Hello all. In the spirit of more spontaneous posts on PEA Soup, I'd like to share some thoughts and ask some questions about virtue ethics, an area in which I have little expertise but which I've been wanting to get to know better, and ancient philosophy, also not an area of specialization but one which I've just now dabbled in (but not in the way or in the area most would expect).
I recently published an article in the British Journal for the History of Philosophy called "Embodying Justice in Ancient Egypt: The Tale of the Eloquent Peasant as a Classic of Political Philosophy." I had not expected to be writing and publishing on ancient Egyptian thought (it's certainly not a topic in my dissertation, for example) but I had long loved the text I study in the article and had long found it unfortunate how little curiosity most professional philosophers have about the intellectual traditions of Kemet, as the ancient Egyptians themselves called their land. Then I was invited to present a paper in a seminar series run by the Classics department at my university, which gave me the idea to write the now-published paper.
This connects to my interest in thinking more about virtue because I now feel like it would be a shame if I did not some day follow up the piece just published with more work on ancient Egyptian philosophical thought. A friend from the aforementioned Classics department has even given me his copy of this and, while I don't expect to make much progress very fast, it'd be nice to gain some level of capacity with the original texts (I have relied thus far on careful comparisons of multiple translations). Anyway, one thing that has been intriguing me as a possible next stop, so to speak, is the way the ethical tradition in ancient Egyptian thought made much out of the importance of silence.
I want to share a striking example from The Instruction of Ptahhotep, a work I discuss briefly in "Embodying Justice." The passage makes an argument for seeing silence as a key virtue by attempting to show that silence makes one a better person and helps one better attain one's ends no matter which of a finite set of sharply divergent circumstances one happens to find oneself in. Specifically, whatever social rank one holds in relation to another with whom one finds oneself in a dispute, silence is the best approach to dealing with the situation:
"If you meet a disputant in action,
A powerful man, superior to you,
Fold your arms, bend your back,
To flout him will not make him agree with you.
Make little of the evil speech
By not opposing him while he’s in action;
He will be called an ignoramus,
Your self-control will match his pile (of words).*
If you meet a disputant in action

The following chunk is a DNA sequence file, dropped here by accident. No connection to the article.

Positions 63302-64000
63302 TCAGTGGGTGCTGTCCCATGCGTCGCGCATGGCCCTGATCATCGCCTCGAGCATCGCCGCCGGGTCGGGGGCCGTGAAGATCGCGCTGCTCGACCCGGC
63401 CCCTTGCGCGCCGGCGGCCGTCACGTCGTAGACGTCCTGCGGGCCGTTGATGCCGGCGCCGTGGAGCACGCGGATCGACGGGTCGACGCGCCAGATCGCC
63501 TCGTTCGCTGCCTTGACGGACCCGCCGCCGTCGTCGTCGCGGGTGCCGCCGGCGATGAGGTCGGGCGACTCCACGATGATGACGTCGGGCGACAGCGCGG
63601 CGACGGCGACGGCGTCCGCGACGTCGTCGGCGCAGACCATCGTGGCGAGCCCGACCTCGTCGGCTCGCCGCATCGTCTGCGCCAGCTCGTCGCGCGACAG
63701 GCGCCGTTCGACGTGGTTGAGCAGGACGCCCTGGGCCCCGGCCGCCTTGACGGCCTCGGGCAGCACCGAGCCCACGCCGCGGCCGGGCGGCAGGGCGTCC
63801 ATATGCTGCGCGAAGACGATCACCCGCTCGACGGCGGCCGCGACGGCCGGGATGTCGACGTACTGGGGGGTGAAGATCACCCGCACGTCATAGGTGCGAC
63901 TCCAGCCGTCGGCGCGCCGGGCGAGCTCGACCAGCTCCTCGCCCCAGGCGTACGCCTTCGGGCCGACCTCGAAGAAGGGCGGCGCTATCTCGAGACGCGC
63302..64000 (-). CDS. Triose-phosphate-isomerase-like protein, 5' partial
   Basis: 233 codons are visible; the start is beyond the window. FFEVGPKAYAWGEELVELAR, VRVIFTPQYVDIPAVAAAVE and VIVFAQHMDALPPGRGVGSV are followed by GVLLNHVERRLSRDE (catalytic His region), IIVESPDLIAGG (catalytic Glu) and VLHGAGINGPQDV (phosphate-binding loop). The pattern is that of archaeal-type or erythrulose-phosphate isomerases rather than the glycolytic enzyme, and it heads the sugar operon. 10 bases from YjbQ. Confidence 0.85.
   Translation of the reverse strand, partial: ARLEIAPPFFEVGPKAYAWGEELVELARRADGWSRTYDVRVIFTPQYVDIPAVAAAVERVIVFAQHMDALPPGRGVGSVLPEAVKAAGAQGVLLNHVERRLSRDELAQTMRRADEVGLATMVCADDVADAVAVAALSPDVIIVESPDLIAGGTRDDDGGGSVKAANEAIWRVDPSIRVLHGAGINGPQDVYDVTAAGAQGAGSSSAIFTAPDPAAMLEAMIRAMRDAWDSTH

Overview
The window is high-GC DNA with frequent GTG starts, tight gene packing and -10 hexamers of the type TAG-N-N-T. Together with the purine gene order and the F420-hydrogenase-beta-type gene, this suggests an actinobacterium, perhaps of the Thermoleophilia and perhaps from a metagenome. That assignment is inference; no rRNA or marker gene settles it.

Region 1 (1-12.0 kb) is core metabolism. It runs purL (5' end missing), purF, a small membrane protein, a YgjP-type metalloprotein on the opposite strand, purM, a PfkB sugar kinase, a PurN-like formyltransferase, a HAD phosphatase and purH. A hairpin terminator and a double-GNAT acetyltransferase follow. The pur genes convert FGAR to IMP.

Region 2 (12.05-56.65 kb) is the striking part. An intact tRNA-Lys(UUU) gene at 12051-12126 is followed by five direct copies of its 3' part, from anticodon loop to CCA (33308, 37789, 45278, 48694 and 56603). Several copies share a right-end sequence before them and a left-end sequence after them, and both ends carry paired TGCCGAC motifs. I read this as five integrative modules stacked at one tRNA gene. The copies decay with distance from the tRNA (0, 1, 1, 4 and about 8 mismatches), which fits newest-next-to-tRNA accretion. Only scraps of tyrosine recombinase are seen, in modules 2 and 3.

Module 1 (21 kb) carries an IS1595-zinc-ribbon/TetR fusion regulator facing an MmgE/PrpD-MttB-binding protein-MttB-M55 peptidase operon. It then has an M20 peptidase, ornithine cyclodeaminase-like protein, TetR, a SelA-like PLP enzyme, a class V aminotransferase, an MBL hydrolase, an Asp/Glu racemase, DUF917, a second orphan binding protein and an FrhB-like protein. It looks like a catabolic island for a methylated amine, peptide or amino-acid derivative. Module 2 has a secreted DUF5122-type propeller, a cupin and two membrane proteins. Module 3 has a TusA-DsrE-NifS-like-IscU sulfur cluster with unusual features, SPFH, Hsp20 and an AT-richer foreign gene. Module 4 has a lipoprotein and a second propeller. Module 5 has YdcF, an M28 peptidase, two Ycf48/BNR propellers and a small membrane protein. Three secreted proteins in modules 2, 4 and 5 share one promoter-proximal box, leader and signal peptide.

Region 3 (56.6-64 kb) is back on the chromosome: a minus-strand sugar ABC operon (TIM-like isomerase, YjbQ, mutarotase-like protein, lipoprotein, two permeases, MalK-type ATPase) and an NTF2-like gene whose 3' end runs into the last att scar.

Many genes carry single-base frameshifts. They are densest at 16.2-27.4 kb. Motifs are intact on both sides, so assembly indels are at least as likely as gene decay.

Who is your equal, on your level,
You will make your worth exceed his by silence,
While he is speaking evilly,
There will be much talk by the hearers,
Your name will be good in the mind of the magistrates.
If you meet a disputant in action,
A poor man, not your equal,
Do not attack him because he is weak,
Let him alone, he will confute himself.
Do not answer him to relieve your heart,
Do not vent yourself against your opponent,
Wretched is he who injures a poor man,
One will wish to do what you desire,**
You will beat him through the magistrates’ reproof."
(from Miriam Lichtheim's Ancient Egyptian Literature, Vol. 1)
*alt trans. "your self-restraint having matched his riches" (Parkinson)
**alt trans. "Things will turn out in accordance with your will" (Tobin)
Here are some of the things I'm pondering or wondering:
1. What might consideration of the idea of silence as a virtue bring to discussions of the virtues?
I wonder, for example, whether there is already discussion of the possibility of a distinctive class of virtues based on non-action* rather than action. I picked up Julia Driver's Uneasy Virtue recently and plan to look at her controversial conception of modesty as a virtue that requires ignorance… Could it be that whatever is plausible in her view can be drawn on to make sense out of the general idea of virtues that require that we refrain from using our faculties well because they require that we do not use those faculties at all? Or is it wrong to approach silence as a matter of not using the faculty of speech?
*I can imagine, by the way, such a discussion making interesting to connections to the Daoist notion of wuwei, although I don't know what those connections would look like.
2. Does the presupposition of hierarchy in a passage like this necessarily diminish the usefulness of the text from the point of view of contemporary virtue theorizing?
I wonder, for example, how those invested in particularly Aristotelian approaches to virtue ethics address this issue, given the forms of ancient Greek hierarchy in the background of his account of the virtuous person. I think here of Amy Gutmann's criticism of Alasdair MacIntyre, according to which the dependence of the virtues on social context in his theory means that liberals need not feel threatened by his critiques of liberalism… the social context of Western liberal democracy makes holding liberal values make good sense, while it correspondingly makes it weird to think about pursuing the good through inheriting social roles in a pre-modern way as MacIntyre seems to want us to do. On the other hand, as those who read my piece on the Eloquent Peasant will know, I'm very interested in the ways that ancient Egyptian texts grapple with and sometimes subtly subvert social hierarchy. I think this passage from The Instruction of Ptahhotep may in its own way be doing just that (i.e., by suggesting that the virtue of silence is in fact a great equalizer), and I can't help but think that there might therefore be interesting lessons here for thinking about the connection between virtue and the navigation of social hierarchy today.